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Little and Broad Haven RNLI volunteer crew rescue two people in difficulty

Lifeboats News Release

Little and Broad Haven lifeboat crew was tasked by Milford Haven Coastguard this evening (Saturday 19 August) at 5:20pm after a report of a double kayak in difficult at Newgale.

Returning from service

RNLI/Matthew Ford

Little and Broad Haven lifeboat
A concerned member of the public spotted the kayak with two persons on board struggling to paddle out and washing back onto the rocks. The first informant lost sight of the kayak but thought they could here a whistle being blown so called 999.

Once on scene Newgale RNLI lifeguards had all ready made contact with the kayakers who said they would try one more time to paddle out.

The inshore lifeboat at Little and Broad Haven stood off and watched as they tried to paddle out but was unsuccessful due to the waves picking up to around six foot.

The helm took the lifeboat ashore and both casualties were transferred into the lifeboat with the kayak being left passed the high water mark as it would have been too dangerous to try and tow it out.

They were both taken back into Newgale beach and handed over to on waiting lifeguards and Broad Haven Coastguards, no medical assistance was required and the volunteer crew was released from service and returned to station.

Also tasked for assistance was St Davids all-weather lifeboat.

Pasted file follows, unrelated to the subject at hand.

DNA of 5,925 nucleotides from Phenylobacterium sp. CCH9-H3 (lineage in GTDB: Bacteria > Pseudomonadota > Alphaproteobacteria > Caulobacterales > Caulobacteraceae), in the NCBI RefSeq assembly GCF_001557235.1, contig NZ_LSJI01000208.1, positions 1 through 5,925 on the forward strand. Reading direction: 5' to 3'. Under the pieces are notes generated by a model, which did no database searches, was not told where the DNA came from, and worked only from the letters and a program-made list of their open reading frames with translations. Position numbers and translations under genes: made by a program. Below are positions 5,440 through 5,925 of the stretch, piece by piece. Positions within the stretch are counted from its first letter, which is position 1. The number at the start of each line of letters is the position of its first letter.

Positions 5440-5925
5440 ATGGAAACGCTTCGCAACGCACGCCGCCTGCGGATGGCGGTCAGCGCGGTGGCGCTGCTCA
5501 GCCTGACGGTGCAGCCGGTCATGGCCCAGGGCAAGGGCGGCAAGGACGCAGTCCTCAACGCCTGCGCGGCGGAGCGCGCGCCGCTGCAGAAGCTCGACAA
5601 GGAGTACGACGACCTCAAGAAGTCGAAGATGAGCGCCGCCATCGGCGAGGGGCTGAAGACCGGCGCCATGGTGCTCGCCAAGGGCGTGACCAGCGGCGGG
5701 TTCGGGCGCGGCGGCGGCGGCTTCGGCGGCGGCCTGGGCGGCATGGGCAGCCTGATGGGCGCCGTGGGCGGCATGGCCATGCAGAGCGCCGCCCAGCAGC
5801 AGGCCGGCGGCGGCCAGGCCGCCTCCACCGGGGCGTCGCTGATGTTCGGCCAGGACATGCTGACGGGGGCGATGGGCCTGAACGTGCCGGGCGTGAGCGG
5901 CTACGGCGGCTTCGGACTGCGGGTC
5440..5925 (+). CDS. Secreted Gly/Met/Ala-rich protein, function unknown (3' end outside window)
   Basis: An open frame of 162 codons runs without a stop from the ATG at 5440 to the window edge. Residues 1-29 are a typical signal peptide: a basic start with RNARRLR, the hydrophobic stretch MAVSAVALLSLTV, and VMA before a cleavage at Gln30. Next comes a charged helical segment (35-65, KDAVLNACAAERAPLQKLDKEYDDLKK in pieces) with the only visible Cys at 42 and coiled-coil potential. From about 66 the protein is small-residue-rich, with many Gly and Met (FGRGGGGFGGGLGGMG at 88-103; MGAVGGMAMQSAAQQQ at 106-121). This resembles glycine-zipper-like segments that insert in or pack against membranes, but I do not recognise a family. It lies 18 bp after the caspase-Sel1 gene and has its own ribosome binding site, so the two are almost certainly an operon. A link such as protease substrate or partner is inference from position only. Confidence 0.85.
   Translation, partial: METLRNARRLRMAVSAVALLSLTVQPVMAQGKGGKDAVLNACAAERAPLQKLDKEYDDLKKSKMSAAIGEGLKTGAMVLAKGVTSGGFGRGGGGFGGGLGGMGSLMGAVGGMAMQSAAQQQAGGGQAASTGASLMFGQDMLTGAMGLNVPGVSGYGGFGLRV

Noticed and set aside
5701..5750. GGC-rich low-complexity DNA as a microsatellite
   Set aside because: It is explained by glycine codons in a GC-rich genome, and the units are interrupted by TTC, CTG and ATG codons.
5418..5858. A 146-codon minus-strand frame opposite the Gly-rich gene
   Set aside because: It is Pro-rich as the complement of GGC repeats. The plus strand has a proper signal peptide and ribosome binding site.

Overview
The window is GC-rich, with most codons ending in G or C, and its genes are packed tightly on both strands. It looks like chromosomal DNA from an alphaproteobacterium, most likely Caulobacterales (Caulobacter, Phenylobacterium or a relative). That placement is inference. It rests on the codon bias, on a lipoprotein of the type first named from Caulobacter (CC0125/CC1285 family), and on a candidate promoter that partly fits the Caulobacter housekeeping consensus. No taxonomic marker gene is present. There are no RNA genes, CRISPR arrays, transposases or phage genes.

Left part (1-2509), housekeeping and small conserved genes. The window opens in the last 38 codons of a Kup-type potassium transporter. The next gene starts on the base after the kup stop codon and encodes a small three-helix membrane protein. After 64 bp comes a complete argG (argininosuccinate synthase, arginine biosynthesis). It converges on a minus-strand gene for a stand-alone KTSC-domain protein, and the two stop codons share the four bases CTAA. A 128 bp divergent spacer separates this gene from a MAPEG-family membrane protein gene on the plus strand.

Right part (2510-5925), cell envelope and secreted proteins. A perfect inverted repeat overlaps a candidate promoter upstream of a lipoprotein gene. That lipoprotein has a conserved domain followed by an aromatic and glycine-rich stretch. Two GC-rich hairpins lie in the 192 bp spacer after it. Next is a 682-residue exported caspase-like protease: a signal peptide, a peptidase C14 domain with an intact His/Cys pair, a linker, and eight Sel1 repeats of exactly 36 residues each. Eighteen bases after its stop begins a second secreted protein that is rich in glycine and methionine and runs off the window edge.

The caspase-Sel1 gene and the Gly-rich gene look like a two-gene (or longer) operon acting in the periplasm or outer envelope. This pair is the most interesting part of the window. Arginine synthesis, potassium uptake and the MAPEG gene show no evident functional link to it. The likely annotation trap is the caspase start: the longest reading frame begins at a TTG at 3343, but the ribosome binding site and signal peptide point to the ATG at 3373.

Key facts about the RNLI

The Royal National Lifeboat Institution is the charity that saves lives at sea. Our volunteers provide a 24-hour search and rescue service in the United Kingdom and Ireland from 238 lifeboat stations, including four along the River Thames and inland lifeboat stations at Loch Ness, Lough Derg, Enniskillen and Lough Ree. Additionally the RNLI has more than 1,000 lifeguards on over 240 beaches around the UK and operates a specialist flood rescue team, which can respond anywhere across the UK and Ireland when inland flooding puts lives at risk.

The RNLI relies on public donations and legacies to maintain its rescue service. As a charity it is separate from, but works alongside, government-controlled and funded coastguard services. Since the RNLI was founded in 1824 our lifeboat crews and lifeguards have saved at least 140,000 lives. Volunteers make up 95% of the charity, including 4,600 volunteer lifeboat crew members and 3,000 volunteer shore crew. Additionally, tens of thousands of other dedicated volunteers raise funds and awareness, give safety advice, and help in our museums, shops and offices.

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The RNLI is a charity registered in England and Wales (209603) and Scotland (SC037736). Charity number 20003326 in the Republic of Ireland